Frances Benjamin Johnston Showed The World What A Woman Can Do

long island women
L.: Frances Benjamin Johnston poses with kids. R.: Frances Benjamin Johnston poses as an independent new woman self-portrait in her studio, surrounded by photographs of men. (Library of Congress)

Before tiny phones made point-and-click photos a no-brainer, a few artists shouldered bulky equipment to demonstrate their skill. But President Theodore Roosevelt was suspicious, even telling his children to run away from anyone approaching them with a camera.

Frances Benjamin Johnston earned his trust and he became the first president to be largely photographed. She photographed his daughter Alice Roosevelt with her pony, as a debutante, and at her wedding, and was allowed to sell portraits of Alice.

Johnston proved that a woman could master photography. She could also write. She could draw. She could paint. She could manage a successful business. She could — and did — write a published article, “What A Woman Can Do With A Camera.” 

And, in 1930, she became the first woman exhibiting photos at the Library of Congress. During her 60 years as a photojournalist and portrait, architectural, and landscape photographer, she focused on Long Island’s famous Gold Coast, South Shore, and East End estates. 


Born in 1864, she learned to capture sights that no longer exist except on her film, showing how people beautified land and inhabited structures, from log cabins to classrooms to mansions. 

Much of her drive can be attributed to her politically well-connected parents’ encouragement. Her mother, one writer said, “acted as if equal rights for women were already a fait accompli,” and was a successful Washington, D.C. journalist; her father was head bookkeeper in the Treasury Department. They praised her talent, supporting her art study in Paris in 1884 when she was 20. In 1884, she returned home, determined to support herself as a magazine illustrator and freelance photographer, a female in a male-dominated profession. 

Victorian-era men believed that women could not handle weighty field cameras, afford expensive supplies and assistants, and were less talented. Johnston persevered, becoming the first woman to join the Washington, D.C. camera club. She processed her own glass negatives and in 1892 gained national recognition for mixing magnesium and potash to illuminate Mammoth Cave. She climbed onto boxcars and trucks to get the best shot.

In 1897, The New York Times ran her full-page spread of Mrs. Grover Cleveland and Ladies’ Home Journal published her article encouraging women to support themselves with photography. And yet, by 1898 there were only three women photographers in New York City. As one of the first photojournalists, she shot images to run with her articles. 

In 1909, she had the idea of using electric spotlights to light the inside of New York City’s New Theatre. She developed what she called “color photo-transparencies,” similar to large slides that let light through. In Europe, she learned autochrome, an early color process. Her successful portraiture studio attracted clients such as Mark Twain and dance pioneer Isadora Duncan, and several administrations appointed her White House photographer.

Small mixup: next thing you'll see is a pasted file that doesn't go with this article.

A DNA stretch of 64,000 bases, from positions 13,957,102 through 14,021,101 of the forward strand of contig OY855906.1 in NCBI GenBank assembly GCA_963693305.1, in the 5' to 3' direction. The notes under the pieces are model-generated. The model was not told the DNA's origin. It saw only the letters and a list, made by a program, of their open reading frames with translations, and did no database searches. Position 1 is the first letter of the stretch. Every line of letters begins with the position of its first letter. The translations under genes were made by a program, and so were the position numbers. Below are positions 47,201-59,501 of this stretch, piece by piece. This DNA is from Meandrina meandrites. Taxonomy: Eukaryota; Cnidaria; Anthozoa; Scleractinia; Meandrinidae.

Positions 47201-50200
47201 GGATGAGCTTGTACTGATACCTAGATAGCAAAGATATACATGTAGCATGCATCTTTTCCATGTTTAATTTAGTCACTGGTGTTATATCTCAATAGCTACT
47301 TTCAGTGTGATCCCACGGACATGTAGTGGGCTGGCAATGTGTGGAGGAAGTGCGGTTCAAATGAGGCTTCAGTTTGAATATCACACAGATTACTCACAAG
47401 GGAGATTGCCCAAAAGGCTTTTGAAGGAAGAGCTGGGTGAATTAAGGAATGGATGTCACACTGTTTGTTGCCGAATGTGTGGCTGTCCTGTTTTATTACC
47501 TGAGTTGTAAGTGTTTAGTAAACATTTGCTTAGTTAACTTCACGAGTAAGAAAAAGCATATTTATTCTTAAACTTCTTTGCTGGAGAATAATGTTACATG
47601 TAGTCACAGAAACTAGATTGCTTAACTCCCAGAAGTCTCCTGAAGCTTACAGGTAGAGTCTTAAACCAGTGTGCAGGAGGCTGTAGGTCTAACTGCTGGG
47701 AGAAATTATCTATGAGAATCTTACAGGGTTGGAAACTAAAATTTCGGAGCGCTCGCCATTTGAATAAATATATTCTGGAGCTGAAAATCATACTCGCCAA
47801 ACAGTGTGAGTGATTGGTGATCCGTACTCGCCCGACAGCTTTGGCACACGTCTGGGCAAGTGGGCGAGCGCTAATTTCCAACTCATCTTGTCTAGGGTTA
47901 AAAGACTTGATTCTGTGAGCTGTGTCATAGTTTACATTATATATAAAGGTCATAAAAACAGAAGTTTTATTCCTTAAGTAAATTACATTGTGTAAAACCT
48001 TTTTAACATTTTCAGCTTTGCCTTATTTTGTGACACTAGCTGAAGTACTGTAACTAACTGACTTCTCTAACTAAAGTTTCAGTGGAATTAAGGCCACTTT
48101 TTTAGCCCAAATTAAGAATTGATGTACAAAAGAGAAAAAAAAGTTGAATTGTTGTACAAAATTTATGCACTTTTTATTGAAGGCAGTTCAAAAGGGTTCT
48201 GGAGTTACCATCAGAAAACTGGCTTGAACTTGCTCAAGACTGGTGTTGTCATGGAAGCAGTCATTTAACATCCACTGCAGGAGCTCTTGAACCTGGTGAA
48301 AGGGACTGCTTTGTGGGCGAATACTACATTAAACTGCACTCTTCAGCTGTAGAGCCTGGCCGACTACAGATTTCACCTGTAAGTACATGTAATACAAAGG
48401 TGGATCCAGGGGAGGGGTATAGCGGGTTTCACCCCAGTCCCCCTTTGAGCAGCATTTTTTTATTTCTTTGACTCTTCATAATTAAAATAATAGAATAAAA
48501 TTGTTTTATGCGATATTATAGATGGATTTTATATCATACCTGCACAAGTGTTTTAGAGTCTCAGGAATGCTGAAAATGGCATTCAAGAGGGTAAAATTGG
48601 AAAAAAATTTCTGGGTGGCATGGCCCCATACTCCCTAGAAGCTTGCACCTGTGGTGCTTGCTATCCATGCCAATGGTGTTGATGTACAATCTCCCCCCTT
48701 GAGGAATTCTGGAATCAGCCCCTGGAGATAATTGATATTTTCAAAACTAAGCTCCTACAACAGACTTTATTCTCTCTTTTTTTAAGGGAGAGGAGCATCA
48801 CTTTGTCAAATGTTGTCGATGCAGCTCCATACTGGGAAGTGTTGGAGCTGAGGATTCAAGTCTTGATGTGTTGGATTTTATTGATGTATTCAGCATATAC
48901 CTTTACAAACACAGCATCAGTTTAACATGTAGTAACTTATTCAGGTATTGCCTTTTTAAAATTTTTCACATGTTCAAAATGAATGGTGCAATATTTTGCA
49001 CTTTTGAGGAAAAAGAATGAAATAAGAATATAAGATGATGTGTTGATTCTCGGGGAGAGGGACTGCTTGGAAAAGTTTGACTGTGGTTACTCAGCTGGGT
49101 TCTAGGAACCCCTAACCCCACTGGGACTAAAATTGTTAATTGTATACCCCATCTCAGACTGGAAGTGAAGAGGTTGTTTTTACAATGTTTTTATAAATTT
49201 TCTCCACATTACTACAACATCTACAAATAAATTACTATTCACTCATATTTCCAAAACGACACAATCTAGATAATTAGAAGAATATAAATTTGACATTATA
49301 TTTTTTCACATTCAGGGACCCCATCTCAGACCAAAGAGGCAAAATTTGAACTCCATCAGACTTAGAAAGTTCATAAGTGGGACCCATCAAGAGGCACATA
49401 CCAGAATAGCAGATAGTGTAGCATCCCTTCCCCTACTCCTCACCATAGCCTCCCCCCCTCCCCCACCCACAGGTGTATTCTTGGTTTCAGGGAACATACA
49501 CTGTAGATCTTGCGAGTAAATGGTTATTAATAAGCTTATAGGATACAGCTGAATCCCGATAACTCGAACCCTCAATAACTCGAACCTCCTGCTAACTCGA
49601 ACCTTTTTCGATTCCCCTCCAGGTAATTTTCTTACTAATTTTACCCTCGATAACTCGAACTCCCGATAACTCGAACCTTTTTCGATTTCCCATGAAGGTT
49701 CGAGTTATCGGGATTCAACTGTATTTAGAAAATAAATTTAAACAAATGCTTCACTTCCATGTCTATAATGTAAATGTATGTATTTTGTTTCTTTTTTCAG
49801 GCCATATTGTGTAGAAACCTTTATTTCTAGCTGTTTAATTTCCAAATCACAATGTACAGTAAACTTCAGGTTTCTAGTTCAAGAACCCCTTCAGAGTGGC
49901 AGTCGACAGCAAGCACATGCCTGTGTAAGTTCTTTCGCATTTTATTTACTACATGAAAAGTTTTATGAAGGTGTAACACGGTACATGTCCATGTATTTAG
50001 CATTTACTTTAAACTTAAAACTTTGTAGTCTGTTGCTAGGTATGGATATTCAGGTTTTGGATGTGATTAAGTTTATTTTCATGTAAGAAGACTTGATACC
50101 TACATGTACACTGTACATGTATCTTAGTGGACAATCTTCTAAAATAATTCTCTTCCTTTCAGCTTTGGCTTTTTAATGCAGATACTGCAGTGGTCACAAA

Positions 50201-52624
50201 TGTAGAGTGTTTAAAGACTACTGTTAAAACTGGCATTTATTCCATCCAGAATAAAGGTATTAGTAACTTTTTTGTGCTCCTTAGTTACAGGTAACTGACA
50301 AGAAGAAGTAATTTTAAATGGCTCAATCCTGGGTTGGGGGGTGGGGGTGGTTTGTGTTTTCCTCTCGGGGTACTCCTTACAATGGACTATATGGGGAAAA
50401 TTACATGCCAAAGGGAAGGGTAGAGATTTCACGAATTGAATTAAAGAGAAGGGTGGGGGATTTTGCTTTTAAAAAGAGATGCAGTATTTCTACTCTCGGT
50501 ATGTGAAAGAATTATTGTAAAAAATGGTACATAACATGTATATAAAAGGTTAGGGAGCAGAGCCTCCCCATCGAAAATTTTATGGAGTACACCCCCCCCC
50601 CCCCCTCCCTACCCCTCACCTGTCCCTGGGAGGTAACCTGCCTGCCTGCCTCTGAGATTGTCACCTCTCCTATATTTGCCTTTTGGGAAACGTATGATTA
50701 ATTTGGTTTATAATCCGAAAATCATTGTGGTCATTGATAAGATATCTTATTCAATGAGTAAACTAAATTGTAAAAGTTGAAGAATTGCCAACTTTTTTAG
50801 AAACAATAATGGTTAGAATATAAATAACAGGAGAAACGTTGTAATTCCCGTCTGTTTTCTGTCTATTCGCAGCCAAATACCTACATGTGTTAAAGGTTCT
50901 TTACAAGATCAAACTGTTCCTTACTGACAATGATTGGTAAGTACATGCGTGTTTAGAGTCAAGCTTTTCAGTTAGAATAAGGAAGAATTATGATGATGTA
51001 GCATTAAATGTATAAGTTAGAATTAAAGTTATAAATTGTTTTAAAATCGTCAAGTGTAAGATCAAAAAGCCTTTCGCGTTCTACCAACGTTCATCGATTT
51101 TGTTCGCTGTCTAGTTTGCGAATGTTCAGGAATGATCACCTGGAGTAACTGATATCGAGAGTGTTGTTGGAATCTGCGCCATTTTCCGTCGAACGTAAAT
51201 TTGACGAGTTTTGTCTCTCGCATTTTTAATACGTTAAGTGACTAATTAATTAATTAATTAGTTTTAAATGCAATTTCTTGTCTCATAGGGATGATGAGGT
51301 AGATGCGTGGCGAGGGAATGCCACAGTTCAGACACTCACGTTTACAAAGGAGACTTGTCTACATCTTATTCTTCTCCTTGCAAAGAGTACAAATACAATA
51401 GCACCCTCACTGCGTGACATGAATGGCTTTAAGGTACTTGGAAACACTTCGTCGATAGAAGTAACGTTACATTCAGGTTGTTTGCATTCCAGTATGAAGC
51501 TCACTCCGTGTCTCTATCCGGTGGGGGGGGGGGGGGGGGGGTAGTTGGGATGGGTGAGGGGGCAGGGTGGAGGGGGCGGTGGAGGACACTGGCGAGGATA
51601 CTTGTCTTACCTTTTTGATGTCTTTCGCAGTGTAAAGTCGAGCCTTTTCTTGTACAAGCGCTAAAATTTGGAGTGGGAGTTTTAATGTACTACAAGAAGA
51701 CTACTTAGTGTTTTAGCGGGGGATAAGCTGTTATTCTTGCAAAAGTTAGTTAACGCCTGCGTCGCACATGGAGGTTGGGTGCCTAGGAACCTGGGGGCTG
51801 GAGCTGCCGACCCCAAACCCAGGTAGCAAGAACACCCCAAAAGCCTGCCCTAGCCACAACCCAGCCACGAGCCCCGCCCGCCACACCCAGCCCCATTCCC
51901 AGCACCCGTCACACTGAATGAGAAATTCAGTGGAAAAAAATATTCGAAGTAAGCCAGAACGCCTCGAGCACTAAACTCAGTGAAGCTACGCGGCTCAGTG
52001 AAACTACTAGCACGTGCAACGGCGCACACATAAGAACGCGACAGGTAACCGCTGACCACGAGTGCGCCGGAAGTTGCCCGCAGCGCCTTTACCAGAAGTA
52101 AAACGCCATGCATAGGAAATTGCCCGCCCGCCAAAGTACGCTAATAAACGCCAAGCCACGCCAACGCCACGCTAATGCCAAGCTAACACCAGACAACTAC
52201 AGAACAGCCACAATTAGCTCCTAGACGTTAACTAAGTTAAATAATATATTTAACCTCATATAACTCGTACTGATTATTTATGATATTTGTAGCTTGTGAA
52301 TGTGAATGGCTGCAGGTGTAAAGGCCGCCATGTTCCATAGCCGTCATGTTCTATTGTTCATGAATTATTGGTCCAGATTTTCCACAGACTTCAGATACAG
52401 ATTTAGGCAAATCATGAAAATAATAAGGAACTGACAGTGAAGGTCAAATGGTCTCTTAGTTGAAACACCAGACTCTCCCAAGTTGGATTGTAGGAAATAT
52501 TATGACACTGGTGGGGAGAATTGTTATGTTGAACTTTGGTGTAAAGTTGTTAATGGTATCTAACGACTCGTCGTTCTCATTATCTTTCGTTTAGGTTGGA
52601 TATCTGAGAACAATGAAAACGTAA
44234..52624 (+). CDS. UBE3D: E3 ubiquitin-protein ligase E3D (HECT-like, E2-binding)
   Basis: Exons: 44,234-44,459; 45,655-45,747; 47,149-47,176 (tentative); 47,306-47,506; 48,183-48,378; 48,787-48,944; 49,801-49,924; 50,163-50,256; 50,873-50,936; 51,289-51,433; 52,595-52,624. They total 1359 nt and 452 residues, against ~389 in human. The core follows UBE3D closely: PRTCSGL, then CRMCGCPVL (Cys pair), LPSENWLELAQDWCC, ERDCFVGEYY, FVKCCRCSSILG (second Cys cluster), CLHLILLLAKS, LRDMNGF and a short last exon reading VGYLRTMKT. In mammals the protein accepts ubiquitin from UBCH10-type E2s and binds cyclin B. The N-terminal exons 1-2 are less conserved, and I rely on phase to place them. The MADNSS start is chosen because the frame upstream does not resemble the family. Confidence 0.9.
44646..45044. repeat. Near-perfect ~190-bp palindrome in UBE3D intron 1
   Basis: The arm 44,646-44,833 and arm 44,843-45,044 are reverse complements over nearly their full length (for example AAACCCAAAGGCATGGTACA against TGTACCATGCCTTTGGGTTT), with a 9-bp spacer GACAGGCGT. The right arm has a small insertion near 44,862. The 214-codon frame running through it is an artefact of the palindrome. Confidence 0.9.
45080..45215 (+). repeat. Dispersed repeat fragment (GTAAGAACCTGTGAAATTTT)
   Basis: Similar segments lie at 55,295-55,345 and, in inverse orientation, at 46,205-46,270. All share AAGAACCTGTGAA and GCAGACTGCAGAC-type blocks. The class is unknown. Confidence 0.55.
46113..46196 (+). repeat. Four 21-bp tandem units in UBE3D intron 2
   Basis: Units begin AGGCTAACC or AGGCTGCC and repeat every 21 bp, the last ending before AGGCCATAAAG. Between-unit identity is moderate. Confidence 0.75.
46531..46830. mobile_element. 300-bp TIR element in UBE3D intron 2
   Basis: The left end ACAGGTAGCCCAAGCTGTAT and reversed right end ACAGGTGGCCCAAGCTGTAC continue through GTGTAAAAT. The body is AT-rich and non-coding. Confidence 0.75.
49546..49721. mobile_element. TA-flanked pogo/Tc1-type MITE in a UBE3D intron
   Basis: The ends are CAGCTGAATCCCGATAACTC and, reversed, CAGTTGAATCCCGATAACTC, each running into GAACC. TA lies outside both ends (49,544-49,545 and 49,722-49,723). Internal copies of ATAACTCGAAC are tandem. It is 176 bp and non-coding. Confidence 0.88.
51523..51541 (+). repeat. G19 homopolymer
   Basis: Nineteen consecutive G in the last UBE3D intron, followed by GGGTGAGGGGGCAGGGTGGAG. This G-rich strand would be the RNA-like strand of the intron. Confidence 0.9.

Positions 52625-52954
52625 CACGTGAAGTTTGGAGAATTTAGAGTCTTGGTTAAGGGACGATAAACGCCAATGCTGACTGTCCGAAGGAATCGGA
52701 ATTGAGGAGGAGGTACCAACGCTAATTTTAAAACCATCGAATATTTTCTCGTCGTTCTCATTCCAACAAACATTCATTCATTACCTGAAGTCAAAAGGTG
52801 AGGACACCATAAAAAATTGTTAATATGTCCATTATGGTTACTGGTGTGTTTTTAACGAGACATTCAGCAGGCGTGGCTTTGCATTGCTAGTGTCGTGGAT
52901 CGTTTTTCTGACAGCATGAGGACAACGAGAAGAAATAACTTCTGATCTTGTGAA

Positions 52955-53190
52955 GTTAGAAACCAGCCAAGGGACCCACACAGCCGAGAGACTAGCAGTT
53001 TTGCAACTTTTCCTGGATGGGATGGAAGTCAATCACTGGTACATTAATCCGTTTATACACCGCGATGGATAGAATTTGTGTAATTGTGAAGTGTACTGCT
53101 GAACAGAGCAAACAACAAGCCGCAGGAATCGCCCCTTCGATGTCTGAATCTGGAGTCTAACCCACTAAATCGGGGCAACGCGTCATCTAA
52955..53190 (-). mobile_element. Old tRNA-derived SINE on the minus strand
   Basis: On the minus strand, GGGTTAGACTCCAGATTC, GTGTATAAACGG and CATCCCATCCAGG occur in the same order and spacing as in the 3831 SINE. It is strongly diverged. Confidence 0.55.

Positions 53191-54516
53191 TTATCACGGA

As women campaigned to secure the vote and defy domesticity, she photographed suffrage activist Susan B. Anthony and arranged exhibits by American female artists. She flouted tradition, photographing herself dressed as a man. In 1896, another self-portrait showed her holding a beer stein and smoking a cigarette, skirt hiked up almost to her knees.

She never married, but socialized with other bohemians, traveled unescorted, and showed interest in nudes. She lived and worked with rising photographer Mattie Edwards Hewitt between 1913 and 1917 in New York, Johnston taking most of the photos and Hewitt doing the printing. They documented estates and gardens of the wealthy, such as Cold Spring Harbor’s Burrwood, Roslyn Harbor’s Willowmere, Glen Cove’s Pratt estates, East Hampton’s Grey Gardens, and others.

The letters the two exchanged reveal endearments such as, “Ah, I love you better than ever you know.” Some scholars call these friendly communications, others say they are rooted in physicality, “a clue to a greater, if submerged, lesbian subculture,” writes Bettina Berch in her University of Virginia biography of Johnston.


In the late 1920s, Johnston documented Southern architecture and gardens, describing the work as having great “urgency.” 

She wrote, “Many places are in a state of great dilapidation, with walls crumbing, roofs falling in, occupied by the poorest of the poor — tenants usually of indifferent owners; or by contrast more completely destroyed by so-called ‘improvements.’” 

Because of her dedication, society can view many antebellum structures that were later razed. She kept exhibiting, publishing books and taking pictures; even into her 80s, she would lie on her back on a hard floor to get the right angle. She fell in love with the South, and moved to New Orleans around 1945; several years later she donated some 20,000 prints, including her photojournalism pieces, to the Library of Congress.

She passed away in 1952 at age 88.